Mission of Hope in New Orleans

When our church announced a mission trip to New Orleans this spring to assist with restoration activities, I knew I had to go. I continued to be haunted by the memories of the devastation and heard that little progress had been made. I had given money, but wanted to do more, something personal. This was reinforced recently when I met a visitor to Albuquerque from New Orleans. As I told her I would be traveling to her city to help with restoration, she started to cry, even though her own home had not been damaged.

Rev. Catherine Robinson, pastor of Covenant Presbyterian Church that is sponsoring the trip, was ordained and started her ministry in New Orleans. She explains the importance of the trip for her, “I am not at all handy with a hammer and nails, so I have no imagination that I’m going to make much of a difference in anyone’s housing situation. But I feel that I want to make a pilgrimage there, to offer (if nothing else) a ministry of presence with the people, and in the city, that shaped me so profoundly when I was in my 20’s.”

Dave Campbell, who will be going with his teenage son, Damon, summed up his motivation saying, “I am motivated to go to NOLA because of what appears to be an extraordinary need for volunteers to do hard work. As with most Americans, I have been moved by the extraordinary stories of devastation and courage in New Orleans, and I want to see it for myself. Also, I want an opportunity to share this experience with others—especially my 16 year old son. I know it will be a life changing experience for both of us.”

There are 16 individuals in our intergenerational group who will be traveling to New Orleans March 25 and participating in Project RHINO (Restoring Hope In New Orleans). The four youth in our group are choosing to have this experience over the typical spring break vacation at the beach.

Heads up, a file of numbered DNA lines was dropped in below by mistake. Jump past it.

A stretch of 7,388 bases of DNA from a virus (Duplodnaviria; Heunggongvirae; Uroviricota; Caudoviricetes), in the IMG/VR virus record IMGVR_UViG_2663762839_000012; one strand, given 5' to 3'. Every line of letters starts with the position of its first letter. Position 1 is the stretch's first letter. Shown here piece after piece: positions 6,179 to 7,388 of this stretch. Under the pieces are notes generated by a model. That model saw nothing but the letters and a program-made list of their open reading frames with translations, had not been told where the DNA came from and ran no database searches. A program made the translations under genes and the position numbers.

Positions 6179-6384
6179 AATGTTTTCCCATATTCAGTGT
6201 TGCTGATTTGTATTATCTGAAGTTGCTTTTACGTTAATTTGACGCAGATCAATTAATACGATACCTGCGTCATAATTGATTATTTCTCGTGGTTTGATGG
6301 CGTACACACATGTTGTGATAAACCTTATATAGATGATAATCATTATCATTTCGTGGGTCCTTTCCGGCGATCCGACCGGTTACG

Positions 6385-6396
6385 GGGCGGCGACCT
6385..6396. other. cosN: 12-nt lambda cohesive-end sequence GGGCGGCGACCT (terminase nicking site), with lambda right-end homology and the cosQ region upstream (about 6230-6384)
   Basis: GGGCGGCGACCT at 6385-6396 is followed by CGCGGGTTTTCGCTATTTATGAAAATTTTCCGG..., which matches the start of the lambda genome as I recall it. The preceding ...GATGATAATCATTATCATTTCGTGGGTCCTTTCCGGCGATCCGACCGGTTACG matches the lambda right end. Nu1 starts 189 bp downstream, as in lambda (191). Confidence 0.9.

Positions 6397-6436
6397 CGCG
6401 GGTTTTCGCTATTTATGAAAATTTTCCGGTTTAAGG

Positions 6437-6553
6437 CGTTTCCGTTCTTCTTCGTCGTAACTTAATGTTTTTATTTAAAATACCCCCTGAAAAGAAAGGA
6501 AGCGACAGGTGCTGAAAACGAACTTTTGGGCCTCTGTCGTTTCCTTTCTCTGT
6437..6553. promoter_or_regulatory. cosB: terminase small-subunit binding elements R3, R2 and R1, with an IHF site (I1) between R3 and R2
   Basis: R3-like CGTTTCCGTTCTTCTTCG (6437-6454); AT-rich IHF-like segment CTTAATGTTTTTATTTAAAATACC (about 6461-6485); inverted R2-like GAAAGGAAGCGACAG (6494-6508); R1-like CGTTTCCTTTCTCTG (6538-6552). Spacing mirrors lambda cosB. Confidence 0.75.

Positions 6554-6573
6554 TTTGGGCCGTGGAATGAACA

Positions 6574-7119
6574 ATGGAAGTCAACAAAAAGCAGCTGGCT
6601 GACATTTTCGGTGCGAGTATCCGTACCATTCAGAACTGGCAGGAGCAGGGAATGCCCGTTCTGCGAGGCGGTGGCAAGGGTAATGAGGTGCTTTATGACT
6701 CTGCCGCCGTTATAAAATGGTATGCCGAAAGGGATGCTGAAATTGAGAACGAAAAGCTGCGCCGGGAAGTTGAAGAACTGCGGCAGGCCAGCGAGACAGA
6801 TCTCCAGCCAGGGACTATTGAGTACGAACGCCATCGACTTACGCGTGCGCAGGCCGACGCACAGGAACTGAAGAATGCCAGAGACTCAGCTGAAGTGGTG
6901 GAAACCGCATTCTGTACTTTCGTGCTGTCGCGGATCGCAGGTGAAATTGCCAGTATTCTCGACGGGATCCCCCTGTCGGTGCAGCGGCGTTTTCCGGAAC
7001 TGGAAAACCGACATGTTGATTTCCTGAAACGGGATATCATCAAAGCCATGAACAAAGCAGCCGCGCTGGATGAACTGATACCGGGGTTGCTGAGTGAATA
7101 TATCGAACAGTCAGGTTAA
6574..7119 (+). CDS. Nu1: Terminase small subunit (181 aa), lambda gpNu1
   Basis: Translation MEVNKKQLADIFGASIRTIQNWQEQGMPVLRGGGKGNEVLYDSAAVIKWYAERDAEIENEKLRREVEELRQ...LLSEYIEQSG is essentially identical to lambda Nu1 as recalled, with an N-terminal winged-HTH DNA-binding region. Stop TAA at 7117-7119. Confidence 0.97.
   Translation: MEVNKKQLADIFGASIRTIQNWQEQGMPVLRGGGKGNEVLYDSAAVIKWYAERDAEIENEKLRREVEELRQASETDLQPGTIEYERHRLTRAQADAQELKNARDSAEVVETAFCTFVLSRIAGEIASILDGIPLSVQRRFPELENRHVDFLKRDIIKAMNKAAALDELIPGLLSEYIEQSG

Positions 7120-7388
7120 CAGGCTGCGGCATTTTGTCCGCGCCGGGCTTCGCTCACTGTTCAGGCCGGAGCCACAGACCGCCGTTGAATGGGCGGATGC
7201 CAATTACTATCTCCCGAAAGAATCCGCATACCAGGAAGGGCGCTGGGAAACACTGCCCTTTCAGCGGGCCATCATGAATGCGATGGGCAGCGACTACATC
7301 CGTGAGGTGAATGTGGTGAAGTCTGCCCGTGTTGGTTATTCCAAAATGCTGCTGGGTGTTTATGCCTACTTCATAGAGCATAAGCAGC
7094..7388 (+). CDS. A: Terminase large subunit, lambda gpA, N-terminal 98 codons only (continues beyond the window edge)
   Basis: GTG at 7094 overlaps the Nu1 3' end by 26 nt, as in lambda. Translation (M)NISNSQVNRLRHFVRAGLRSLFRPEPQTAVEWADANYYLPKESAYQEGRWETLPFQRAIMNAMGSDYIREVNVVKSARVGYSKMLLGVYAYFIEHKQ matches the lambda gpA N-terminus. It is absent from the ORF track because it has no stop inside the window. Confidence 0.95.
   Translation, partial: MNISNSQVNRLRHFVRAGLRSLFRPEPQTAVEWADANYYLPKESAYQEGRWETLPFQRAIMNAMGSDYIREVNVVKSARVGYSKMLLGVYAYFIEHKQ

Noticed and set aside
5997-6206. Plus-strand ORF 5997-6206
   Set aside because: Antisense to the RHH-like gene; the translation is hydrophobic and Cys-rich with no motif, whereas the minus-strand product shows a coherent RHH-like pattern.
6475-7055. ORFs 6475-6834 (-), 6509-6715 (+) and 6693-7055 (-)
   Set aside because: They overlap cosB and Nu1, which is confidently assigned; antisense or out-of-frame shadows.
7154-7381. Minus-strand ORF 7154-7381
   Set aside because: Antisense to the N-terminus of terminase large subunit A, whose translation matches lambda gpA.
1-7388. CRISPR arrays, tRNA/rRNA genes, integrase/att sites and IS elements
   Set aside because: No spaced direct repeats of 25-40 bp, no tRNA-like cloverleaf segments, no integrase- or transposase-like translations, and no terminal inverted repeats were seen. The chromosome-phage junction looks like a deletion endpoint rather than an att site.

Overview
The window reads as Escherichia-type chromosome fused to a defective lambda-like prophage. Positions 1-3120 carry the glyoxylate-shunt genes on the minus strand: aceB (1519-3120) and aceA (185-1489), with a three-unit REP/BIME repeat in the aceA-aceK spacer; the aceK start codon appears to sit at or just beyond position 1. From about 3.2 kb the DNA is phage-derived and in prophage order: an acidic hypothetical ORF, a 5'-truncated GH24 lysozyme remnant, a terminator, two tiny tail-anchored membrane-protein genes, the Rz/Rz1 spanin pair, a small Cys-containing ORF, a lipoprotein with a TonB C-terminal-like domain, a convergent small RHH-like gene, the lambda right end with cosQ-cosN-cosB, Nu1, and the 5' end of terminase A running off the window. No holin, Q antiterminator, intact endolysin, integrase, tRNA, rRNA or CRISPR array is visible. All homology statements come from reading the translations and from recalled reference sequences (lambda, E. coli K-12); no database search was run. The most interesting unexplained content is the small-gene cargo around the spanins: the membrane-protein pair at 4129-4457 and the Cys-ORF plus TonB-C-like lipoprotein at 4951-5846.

We will spend the week in demolition activities. Our packing list includes safety goggles, leather work gloves, a tool belt and respirator masks – a little daunting.
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Rev. Tom Oler, recently retired from Metterie, a suburb of New Orleans, and now living in Estancia, shared his experiences of living through the aftermath of Katrina. His comment was, “From the stories in the media, I think many people are more interested in who is the father of Anna Nicole Smith’s baby – that they have forgotten about the gulf coast.” I am hopeful that information about our experiences will inspire others from Albuquerque and New Mexico to consider this type of experience.

Bert Dugan, a member of our group, sent the following quote to the rest of us today as we prepare to leave: “Serendipity is seeing or experiencing something important when you were looking for something else.” This will be good to remember during the coming week. Stay tuned.

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